1. Pananjakman is like Panantukan, virtually unheard of in the Philippines outside FMA. It comes from the word "tadjak/tadyak", which basically means to stomp. The Art of Stomping is not a very big draw, so better go with Pananjakman.

    2. Dumog as a wrod has entered normal Filipino lexicon that means to crowd somebody, to get too close. That form of Pilipino wrasslin', together with its close cousin pangamut (from the root word "kamot", meaning to scratch) has begun to spread outside FMA and into the general Pilipino MA scene. Dumog, as a specialized martial system, is much more recognized than Panantukan here in the Philippines, used by some military units together with some judo, karate, western boxing and FMA stick and knife fighting.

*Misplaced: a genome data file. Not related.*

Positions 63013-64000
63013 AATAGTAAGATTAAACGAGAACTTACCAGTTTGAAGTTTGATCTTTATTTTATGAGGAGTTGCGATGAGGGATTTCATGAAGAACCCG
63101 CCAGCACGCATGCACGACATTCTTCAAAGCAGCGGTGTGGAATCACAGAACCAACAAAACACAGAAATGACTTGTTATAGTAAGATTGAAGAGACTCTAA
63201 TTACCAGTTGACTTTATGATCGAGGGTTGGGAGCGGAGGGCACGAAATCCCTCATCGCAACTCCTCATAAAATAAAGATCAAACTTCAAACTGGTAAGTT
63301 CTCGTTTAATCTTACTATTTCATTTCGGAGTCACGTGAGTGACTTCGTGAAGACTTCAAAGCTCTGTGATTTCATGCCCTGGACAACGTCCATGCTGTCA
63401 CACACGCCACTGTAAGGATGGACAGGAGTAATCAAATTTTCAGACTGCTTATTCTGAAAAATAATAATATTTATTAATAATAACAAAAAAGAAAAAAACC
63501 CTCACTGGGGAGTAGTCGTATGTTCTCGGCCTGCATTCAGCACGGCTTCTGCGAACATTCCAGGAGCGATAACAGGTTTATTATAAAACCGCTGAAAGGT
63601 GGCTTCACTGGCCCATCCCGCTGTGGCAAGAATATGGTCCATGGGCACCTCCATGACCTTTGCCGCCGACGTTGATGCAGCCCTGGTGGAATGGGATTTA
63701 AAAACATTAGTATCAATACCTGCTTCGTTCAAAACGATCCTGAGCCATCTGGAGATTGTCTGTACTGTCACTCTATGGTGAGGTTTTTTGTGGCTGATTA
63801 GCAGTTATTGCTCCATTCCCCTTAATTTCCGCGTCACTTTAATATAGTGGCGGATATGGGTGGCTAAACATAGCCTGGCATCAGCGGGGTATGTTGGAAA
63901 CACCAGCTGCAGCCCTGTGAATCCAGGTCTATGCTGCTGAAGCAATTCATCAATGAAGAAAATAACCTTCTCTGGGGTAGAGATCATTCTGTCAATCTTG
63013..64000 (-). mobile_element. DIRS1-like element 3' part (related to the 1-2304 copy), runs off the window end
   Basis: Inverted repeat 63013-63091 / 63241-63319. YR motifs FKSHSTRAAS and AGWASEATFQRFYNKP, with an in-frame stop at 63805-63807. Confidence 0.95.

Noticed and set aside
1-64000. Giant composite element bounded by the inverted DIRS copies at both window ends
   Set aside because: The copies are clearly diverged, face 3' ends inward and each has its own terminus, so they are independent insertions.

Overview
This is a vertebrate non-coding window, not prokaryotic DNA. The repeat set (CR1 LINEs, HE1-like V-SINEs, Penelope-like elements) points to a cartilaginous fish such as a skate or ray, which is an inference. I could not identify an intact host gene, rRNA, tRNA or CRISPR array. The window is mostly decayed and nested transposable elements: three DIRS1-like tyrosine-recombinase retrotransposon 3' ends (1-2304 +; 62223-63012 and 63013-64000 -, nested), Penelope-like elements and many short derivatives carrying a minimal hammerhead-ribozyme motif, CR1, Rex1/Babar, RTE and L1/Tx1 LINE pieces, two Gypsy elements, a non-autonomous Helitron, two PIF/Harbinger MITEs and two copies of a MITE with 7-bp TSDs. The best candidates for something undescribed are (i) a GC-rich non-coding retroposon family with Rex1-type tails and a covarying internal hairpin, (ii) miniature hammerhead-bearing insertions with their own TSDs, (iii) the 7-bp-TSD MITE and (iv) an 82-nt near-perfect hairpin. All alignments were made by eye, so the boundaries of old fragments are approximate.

3. When a fight becomes dirty (improvised weapons, kicks on foul areas,etc.) or just a plain old heated fight, it is called an "away," pronounced ah-why, that simply means a fight. NO such thing as dirty boxing or street boxing here in the Philippines, there's just a sanctioned/lawful match (a "LABAN") or unsanctioned/illegal one (an "AWAY"). A domestic dispute/marital discord is also called "away." A military action can be called a "laban." Whether or not one follows a traditional rule of "honorable fighting" as opposed to dirty fighting doesn't matter, what matters is what are you participating in: a "laban" or an "away." A "laban" can turn into an "away" when emotions are too heated up.

    4. Most Pinoy guys are not into panantukan, but into suntukan, which generally connotes western boxing.
  6. Ben Gash CLF

    Ben Gash CLF Valued Member